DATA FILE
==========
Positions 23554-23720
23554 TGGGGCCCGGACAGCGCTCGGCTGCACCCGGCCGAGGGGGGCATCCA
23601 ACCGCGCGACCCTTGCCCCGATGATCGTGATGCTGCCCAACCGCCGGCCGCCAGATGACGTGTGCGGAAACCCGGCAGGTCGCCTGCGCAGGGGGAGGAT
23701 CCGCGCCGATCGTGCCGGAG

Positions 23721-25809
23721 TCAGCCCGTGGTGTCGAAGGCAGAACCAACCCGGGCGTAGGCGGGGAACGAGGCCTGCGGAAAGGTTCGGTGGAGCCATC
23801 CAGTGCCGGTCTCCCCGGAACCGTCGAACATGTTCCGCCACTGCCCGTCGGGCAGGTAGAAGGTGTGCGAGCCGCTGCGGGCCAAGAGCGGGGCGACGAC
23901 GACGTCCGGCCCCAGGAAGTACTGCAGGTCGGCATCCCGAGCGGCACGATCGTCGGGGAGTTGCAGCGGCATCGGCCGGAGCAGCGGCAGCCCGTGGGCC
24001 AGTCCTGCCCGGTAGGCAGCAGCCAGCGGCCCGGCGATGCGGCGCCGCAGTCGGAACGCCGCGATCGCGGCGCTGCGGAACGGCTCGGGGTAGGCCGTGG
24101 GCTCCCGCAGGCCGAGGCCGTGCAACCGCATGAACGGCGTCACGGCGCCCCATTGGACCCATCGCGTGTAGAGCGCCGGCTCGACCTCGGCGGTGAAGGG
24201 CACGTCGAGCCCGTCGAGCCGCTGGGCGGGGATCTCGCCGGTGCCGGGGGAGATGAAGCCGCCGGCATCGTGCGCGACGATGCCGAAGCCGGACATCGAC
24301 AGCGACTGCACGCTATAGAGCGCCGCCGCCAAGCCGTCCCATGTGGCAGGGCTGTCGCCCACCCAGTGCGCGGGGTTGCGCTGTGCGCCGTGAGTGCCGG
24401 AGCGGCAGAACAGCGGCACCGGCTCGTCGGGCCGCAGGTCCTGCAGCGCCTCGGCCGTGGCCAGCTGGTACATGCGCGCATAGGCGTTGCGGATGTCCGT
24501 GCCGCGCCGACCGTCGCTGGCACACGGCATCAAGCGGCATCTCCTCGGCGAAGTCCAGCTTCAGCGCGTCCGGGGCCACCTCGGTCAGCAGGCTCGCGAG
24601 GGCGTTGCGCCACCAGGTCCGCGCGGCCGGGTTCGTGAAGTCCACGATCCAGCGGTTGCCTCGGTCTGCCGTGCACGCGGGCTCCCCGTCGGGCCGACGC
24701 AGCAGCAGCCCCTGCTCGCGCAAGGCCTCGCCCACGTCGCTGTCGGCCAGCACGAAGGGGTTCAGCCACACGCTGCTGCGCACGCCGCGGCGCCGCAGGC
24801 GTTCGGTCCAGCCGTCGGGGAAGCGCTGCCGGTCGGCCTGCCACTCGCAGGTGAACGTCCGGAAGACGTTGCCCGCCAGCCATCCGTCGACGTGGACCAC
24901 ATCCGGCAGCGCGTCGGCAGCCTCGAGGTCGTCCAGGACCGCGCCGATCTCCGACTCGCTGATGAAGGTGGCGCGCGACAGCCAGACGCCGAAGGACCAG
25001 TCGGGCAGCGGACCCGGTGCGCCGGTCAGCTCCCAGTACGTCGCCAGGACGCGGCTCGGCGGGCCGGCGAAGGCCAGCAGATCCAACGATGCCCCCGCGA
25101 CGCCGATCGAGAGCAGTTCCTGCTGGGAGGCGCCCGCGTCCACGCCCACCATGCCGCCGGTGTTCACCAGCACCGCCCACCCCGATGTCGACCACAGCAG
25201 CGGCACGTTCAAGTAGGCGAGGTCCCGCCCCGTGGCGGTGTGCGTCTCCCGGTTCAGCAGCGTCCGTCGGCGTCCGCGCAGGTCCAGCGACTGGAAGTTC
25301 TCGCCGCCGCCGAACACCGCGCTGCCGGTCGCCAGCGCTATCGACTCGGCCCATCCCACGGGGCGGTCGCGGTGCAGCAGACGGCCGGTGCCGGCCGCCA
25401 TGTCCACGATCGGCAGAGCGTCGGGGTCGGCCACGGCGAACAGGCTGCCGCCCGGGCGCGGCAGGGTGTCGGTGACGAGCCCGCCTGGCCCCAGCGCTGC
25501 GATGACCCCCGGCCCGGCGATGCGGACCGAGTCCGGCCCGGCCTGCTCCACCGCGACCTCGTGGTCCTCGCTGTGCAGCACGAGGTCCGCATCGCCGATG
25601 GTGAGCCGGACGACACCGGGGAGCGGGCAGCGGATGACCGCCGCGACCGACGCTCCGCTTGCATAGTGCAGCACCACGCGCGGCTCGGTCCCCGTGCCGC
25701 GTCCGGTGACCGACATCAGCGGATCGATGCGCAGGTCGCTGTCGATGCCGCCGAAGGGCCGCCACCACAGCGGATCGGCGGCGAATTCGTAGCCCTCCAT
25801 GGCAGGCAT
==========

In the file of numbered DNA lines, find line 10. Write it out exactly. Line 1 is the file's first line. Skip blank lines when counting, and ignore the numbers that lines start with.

24101 GCTCCCGCAGGCCGAGGCCGTGCAACCGCATGAACGGCGTCACGGCGCCCCATTGGACCCATCGCGTGTAGAGCGCCGGCTCGACCTCGGCGGTGAAGGG